The young shoots and leaves, despite being caustic and with an acrid flavour, rich in vitamin C, carotene and calcium, are locally consumed as vegetables; robust fibers are also obtained from the stems and roots. All parts of the plant have been used since ancient times in traditional medicine, particularly Indian, for the supposed analgesic, antioxidant, antimicrobial, gastroprotective properties and for the positive effects on obesity, osteoporosis and in the healing processes of fractures, studies are underway laboratory to verify its properties, side effects and isolate the active ingredients present.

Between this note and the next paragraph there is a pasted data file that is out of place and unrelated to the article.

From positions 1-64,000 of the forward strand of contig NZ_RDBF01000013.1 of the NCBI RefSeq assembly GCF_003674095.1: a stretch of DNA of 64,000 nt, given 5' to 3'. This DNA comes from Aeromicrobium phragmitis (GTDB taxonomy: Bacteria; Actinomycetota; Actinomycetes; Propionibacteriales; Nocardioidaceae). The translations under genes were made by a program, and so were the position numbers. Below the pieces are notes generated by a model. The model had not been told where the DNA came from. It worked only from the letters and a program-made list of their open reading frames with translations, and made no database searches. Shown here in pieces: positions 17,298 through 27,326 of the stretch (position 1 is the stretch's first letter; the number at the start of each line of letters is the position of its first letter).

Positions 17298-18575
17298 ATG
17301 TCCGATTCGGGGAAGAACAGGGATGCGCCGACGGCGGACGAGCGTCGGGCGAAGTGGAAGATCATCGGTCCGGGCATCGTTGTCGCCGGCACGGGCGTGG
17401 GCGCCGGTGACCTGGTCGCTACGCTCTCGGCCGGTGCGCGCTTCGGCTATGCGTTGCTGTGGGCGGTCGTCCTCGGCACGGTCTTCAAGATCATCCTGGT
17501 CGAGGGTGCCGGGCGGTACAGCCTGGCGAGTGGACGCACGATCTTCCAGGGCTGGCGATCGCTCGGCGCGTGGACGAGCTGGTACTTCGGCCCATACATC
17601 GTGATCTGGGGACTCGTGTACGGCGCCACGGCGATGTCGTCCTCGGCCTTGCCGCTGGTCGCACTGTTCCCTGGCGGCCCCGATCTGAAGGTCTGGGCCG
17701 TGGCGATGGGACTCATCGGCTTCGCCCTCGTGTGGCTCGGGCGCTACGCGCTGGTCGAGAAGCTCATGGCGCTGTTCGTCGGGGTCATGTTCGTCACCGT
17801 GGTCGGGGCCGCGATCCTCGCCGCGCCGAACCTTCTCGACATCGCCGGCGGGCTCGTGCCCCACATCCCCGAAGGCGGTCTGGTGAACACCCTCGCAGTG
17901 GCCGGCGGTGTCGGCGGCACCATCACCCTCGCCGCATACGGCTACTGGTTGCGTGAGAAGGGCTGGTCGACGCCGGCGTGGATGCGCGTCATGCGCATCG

Other uses include agroforestry uses.
The plant is sometimes grown to stabilize sand dunes and can be grown into a hedge.
The stems and roots also produce a strong fiber.

Preparation Method –
Cissus quadrangularis is a plant that has been used as a medicine since ancient times. It has been used in various classical Ayurvedic medicines to heal broken bones and injured ligaments and tendons.
Experimental studies have been carried out for its effects in animals with osteoporosis and bone fractures.
Among the food uses it is reported that the young stems are eaten cooked; usually fried or curried.
The leaves and young shoots are used in the preparation of poppies and curries.
The fruits are also consumed.
The ash of the plant is used as a yeast substitute.
In the medicinal field, an infusion of the plant is antifungal and anthelmintic.
The pulped stem is administered in the treatment of asthma; it is used as an alternative in cases of amenorrhea; and is administered in the treatment of hemorrhoids.